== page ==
Regulations such as GDPR impact businesses serving European users, regardless of where the business is registered. Passwordless authentication facilitates compliance with such international regulations, which is key to expanding digital businesses across geographies.

Reduced Costs

Enterprises often struggle to balance security with business realities. Not only does passwordless authentication improve security, the user experience and interoperability, it reduces business costs and improves revenues by boosting productivity and brand perception.

According to a recent survey, employees spend more than 10 hours each year managing their passwords. This represents over $5 million a year for a company of 15,000 employees. With standards such as those developed by the FIDO Alliance, password administration is significantly simplified – and, most notably, cuts costs associated with call centres. Two and a half months is the average time that company IT staff spend resetting internal passwords, at an estimated cost of up to $70 per password reset. One study found out that businesses spend $1 million annually in helpdesk costs alone to deal with password resets.

Looking at global cyber-risks, 4 in 5 breaches involve weak or stolen passwords, and the average cost of every breach is $3.92 million. When there are no passwords for criminals to steal, the possibility of illegitimate access to a company’s networks is significantly reduced, which translates into lower insurance premiums.

The parameters of authentication are much broader than passwords alone. Accurate and reliable authentication is the essential foundation of digital trust. It is an enabler of cybersecurity in the digital economy and of the Fourth Industrial Revolution. In other words, passwordless authentication is an enabler of the future.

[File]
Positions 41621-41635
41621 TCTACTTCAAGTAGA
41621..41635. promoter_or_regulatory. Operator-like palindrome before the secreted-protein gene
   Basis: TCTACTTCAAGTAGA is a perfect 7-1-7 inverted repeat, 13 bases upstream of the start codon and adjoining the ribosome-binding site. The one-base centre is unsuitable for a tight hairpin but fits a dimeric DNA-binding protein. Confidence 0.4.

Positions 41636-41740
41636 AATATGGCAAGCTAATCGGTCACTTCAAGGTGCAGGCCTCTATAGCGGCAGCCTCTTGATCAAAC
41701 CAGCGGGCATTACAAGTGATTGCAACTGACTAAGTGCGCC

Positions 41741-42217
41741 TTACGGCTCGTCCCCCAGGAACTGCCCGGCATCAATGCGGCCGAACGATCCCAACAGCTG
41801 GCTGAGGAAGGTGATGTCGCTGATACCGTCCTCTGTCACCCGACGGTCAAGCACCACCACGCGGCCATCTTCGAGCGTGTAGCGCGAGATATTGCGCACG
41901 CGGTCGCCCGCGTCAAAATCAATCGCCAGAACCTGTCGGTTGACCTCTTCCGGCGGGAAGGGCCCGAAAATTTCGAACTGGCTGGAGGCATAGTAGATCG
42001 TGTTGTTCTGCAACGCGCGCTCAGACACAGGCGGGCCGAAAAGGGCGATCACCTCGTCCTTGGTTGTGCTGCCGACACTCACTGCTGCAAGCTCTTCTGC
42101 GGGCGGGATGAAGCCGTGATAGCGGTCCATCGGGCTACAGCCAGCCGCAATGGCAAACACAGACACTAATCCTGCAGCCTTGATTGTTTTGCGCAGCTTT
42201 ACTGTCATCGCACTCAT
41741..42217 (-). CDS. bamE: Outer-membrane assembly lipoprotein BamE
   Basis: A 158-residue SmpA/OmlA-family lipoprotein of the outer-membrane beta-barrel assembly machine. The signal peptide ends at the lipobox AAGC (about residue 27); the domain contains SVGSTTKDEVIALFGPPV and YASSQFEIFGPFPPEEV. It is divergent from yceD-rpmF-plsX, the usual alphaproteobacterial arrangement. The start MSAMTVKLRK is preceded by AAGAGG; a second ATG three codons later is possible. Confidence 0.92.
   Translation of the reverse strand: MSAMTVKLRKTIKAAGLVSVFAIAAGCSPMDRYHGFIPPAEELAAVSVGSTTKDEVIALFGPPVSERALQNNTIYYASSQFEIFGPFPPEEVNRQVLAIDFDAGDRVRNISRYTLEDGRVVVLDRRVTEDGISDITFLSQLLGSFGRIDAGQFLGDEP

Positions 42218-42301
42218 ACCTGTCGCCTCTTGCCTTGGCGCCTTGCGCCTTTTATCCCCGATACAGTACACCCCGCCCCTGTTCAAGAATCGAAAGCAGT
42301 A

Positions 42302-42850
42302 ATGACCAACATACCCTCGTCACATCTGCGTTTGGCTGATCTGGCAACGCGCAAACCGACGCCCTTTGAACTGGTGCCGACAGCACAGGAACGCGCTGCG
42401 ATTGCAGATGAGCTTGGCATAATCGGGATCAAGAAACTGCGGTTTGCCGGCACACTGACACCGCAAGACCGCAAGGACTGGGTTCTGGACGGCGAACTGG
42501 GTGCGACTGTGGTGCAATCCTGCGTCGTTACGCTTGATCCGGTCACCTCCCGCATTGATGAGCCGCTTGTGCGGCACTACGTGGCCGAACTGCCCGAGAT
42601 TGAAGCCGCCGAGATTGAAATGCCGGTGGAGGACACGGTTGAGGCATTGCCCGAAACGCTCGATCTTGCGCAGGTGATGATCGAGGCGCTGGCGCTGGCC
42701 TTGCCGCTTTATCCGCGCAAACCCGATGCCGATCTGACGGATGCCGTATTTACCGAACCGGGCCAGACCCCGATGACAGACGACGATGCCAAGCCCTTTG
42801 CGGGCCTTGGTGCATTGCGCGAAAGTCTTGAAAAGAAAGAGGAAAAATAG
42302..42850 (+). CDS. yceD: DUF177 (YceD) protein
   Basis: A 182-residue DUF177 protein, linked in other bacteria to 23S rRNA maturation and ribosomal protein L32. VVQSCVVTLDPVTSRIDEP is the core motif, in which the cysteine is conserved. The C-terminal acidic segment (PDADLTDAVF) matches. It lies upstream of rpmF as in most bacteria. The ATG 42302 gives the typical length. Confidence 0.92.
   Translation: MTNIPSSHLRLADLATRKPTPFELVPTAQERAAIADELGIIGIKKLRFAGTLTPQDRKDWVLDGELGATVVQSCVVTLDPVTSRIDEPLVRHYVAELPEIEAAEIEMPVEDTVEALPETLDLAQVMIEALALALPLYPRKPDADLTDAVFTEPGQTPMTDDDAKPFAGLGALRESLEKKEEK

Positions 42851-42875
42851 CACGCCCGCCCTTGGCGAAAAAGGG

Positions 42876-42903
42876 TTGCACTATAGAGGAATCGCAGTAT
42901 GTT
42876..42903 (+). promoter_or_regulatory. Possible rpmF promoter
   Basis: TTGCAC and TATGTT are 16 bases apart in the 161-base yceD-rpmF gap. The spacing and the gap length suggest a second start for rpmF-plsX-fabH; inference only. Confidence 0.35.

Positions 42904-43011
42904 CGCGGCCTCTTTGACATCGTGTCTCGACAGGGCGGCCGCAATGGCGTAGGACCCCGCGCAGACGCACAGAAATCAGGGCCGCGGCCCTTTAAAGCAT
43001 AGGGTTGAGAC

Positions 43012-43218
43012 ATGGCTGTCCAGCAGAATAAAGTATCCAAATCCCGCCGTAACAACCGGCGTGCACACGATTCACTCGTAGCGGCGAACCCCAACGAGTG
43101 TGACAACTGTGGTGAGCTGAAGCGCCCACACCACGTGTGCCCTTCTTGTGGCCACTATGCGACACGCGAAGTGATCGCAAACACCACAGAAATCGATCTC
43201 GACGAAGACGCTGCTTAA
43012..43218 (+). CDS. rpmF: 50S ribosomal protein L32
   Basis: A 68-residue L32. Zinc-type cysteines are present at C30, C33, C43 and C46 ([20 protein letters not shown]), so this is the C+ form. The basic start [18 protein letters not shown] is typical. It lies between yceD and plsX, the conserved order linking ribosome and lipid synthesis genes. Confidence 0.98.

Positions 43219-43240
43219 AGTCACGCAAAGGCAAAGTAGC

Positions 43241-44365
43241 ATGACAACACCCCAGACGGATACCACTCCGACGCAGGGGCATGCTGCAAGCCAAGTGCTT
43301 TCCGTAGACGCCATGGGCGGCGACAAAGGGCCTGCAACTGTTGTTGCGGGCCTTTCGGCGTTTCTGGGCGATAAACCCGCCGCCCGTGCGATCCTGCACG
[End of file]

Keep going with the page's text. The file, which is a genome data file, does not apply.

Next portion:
Source:- https://www.cshub.com/security-strategy/articles/world-economic-forum-4-reasons-why-passwords-are-becoming-a-thing-of-the-past

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The Immediate Impact Of AI In The Security Operations Center (SOC)

Artificial intelligence (AI) is poised to make rapid advancements and its impact is already being felt in many aspects of the enterprise organization.

And no surprise, cyber-attackers are leveraging machine learning and other AI-related technologies to carry out more frequent and more sophisticated attacks.

As these technologies proliferate, however, the dilemma becomes how the tools can shape the future of cyber security – and specific practices as they relate to the enterprise. For example, will AI streamline incident response and pare down the exorbitant number of notifications that a security team fields on a daily basis?

AI resources will likely enhance enterprise and consumer security, and change the tech ecosystem. But what role does the InfoSec officer play in this digitally augmented world? Where do the needs of each intersect and how will that shape cyber security’s trajectory?

Is Machine Learning Mature Enough For Mission-Critical Enterprise Workflows?